a contable fent for, and various pieces The roth, at Serjeants Inn Hall, of ribbond, blond, &c. &c. found upon eleven of the judges consulted upon the them. On fearching titeir residenco, cale reserved at the Old Bailey in Sep. different articles to a considerable amount tember sessions last, respecting the in
were found, the property of Mr. Hum. dictment against Renwick Williams, phries; in consequence of which, there the supposed moniter.-The questions
ladies were committed for trial. were, it, Whether his having an inten- They are both genteel, handsome wotion to cut the per fon of Miss Porter, men, of respectable connexions; and and in carrying that intention into exe: the youngest is allowed, even by bet cution, cutting the garments of that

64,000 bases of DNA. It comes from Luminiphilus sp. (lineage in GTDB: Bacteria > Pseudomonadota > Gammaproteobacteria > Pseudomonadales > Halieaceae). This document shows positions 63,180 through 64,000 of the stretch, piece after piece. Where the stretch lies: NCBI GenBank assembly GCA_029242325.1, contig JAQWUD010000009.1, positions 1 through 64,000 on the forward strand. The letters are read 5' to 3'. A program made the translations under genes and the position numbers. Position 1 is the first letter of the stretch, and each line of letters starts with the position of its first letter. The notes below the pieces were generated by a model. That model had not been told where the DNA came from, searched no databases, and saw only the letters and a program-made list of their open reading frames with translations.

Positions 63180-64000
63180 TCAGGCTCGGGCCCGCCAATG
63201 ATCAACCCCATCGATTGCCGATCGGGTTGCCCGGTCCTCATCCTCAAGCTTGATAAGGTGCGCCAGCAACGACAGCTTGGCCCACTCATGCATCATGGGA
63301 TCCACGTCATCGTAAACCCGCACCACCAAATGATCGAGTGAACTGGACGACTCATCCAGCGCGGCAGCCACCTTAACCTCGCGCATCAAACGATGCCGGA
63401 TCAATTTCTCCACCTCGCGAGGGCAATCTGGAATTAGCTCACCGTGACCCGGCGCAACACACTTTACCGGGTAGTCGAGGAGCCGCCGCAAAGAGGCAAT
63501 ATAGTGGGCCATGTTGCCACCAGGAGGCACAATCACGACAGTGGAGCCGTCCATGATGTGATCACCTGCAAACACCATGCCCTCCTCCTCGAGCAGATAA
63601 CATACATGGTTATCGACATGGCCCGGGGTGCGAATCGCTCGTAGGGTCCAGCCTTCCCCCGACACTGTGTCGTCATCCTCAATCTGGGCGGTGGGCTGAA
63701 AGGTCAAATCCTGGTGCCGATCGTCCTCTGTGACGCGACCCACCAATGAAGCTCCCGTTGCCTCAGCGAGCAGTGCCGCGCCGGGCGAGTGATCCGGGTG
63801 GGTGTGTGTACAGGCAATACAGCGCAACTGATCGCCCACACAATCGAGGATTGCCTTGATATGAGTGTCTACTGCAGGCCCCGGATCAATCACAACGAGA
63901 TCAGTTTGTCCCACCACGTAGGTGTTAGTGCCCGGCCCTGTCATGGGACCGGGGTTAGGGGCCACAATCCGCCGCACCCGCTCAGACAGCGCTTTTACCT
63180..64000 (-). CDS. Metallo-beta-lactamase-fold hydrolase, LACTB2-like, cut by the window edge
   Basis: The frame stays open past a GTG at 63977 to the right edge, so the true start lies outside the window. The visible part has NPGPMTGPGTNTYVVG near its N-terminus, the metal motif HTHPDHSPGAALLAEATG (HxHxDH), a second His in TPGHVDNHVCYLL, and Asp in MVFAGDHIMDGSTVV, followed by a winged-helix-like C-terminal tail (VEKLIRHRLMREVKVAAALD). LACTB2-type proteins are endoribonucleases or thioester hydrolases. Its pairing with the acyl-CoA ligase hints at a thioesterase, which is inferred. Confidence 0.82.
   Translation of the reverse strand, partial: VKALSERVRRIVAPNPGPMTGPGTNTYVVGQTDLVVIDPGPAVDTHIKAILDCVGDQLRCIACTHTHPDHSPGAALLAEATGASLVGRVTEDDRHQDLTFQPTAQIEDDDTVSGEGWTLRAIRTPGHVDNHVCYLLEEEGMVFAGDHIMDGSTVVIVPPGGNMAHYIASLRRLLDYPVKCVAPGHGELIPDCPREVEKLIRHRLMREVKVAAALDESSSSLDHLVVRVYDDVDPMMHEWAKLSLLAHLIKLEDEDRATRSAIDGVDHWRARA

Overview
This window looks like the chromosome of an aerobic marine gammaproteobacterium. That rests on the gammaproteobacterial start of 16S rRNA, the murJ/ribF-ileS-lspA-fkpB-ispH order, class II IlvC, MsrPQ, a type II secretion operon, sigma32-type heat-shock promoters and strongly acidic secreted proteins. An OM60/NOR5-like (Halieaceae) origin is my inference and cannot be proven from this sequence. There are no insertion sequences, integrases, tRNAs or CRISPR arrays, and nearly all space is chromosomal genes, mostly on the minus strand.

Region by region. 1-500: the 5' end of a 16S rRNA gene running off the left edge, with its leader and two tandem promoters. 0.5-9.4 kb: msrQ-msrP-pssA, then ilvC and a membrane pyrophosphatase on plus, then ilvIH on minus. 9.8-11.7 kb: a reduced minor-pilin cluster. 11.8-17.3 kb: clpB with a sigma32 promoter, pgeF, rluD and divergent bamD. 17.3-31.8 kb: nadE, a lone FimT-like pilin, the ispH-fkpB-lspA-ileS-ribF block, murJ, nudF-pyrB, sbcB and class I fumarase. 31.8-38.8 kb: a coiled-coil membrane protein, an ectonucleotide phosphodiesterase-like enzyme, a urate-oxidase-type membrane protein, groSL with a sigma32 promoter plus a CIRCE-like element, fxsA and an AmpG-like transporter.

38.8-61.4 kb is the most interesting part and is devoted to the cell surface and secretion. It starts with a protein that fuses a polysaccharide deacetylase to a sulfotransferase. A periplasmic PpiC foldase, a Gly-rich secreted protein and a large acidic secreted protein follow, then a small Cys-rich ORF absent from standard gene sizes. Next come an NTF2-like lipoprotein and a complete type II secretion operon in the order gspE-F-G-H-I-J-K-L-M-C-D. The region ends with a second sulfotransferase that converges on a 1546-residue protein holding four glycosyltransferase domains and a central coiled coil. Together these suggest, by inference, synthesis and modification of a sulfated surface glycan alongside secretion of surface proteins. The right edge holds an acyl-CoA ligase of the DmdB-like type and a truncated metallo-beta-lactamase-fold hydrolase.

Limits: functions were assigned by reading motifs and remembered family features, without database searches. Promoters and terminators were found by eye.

own sex, to be exquisitely beautiful, lady, is an offence within the statute of 6 Geo. I. c. 23. f. 11. on which he was convicted: the jury, having in their The 10th, an inquisition was takaa verdict found that in cutting her perfon at the Wheatiheaf in Holywell-ftreet, he had thereby an intention to cut her in the Strand, on view of the body of a garments? Secondly, Whether the sta- perfon who in a fit of insanity cut hin tuce being in the conjunctive, “ That throat by fevering his head almost from if any perfon Mall assault another with his body on the preceding Monday. It an intent to cut the garment of such appeared on oath, that he had been the perfon, then the offender shall be guilty church on the Sunday before three of felony;" and the indictment in fta- times; that he had been out on this qing the intention not having connected same day he did the act; that lie came it with the act, by inserting the words home to his lodgings about one o'clocks that he “ then and there," did cui her that he enquired for his wife, who was garment, could be supported in point out; went up stairs, locked himself in, of form? And nine of the eleven judges and perpetrated the deed with a cafeWere of opinion that the offence, nota knife, which was found very bloody by